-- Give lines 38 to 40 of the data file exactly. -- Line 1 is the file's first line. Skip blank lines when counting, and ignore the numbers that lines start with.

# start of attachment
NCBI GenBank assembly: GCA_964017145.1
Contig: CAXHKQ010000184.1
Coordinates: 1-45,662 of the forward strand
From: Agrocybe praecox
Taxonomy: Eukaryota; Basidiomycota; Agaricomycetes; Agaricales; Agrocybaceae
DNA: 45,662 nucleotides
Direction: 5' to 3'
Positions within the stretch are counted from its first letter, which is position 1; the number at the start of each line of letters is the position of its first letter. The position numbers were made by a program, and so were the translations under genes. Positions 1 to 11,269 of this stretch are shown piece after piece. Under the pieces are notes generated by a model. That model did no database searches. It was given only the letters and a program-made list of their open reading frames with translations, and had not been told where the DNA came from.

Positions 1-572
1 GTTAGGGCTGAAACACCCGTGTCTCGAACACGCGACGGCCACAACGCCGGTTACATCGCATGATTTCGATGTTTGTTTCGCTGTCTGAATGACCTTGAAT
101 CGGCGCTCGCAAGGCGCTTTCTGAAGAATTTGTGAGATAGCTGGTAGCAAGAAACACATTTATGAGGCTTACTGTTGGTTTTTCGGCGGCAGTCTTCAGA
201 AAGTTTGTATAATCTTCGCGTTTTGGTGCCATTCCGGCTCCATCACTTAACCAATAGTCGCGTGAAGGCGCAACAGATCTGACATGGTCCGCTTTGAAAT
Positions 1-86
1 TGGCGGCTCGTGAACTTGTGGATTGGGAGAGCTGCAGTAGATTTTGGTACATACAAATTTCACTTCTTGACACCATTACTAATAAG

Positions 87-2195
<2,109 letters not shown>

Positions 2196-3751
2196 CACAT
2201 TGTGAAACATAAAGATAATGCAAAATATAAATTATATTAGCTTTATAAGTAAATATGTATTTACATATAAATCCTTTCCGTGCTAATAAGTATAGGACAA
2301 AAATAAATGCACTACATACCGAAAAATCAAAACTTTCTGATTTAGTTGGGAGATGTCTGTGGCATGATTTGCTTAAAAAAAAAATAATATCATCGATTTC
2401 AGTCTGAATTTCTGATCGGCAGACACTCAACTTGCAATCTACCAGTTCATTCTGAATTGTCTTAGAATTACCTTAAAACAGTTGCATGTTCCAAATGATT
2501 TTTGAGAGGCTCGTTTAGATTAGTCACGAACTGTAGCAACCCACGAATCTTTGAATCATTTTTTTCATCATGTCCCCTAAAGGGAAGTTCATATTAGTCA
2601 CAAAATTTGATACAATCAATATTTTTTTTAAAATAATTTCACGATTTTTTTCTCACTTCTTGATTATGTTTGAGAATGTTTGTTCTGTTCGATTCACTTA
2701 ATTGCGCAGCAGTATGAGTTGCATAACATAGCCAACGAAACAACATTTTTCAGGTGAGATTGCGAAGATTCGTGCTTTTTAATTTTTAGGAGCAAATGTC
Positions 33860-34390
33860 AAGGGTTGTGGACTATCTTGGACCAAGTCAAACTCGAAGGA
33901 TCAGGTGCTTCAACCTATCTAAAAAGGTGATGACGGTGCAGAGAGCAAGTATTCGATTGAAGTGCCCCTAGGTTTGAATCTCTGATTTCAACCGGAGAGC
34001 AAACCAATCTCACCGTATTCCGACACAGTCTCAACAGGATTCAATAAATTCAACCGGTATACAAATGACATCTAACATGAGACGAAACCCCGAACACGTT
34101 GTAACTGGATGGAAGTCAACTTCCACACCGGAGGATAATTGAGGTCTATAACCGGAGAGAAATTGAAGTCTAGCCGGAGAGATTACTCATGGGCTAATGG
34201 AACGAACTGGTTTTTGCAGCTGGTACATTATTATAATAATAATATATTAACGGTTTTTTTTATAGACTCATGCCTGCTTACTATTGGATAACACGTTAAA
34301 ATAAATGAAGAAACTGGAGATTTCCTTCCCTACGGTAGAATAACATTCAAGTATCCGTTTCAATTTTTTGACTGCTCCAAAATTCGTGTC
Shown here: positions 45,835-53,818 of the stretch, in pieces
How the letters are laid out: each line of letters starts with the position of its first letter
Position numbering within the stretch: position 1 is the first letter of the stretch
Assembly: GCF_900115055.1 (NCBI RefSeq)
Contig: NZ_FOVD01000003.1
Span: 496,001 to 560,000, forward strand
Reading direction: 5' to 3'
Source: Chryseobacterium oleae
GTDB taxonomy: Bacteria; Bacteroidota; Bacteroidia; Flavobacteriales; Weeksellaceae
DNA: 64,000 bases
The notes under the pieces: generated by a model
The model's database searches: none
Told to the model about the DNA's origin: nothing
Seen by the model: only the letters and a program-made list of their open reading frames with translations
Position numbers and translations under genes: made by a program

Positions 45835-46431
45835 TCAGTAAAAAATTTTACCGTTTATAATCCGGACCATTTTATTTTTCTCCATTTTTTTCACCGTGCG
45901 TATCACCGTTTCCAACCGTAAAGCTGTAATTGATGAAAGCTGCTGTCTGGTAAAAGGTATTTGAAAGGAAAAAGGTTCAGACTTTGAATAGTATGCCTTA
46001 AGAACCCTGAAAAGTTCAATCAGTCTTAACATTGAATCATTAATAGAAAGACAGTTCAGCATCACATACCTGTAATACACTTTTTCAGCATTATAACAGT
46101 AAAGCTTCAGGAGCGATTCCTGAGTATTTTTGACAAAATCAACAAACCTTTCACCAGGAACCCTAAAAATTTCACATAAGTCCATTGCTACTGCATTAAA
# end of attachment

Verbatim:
Reading direction: 5' to 3'
Source: Chryseobacterium oleae
GTDB taxonomy: Bacteria; Bacteroidota; Bacteroidia; Flavobacteriales; Weeksellaceae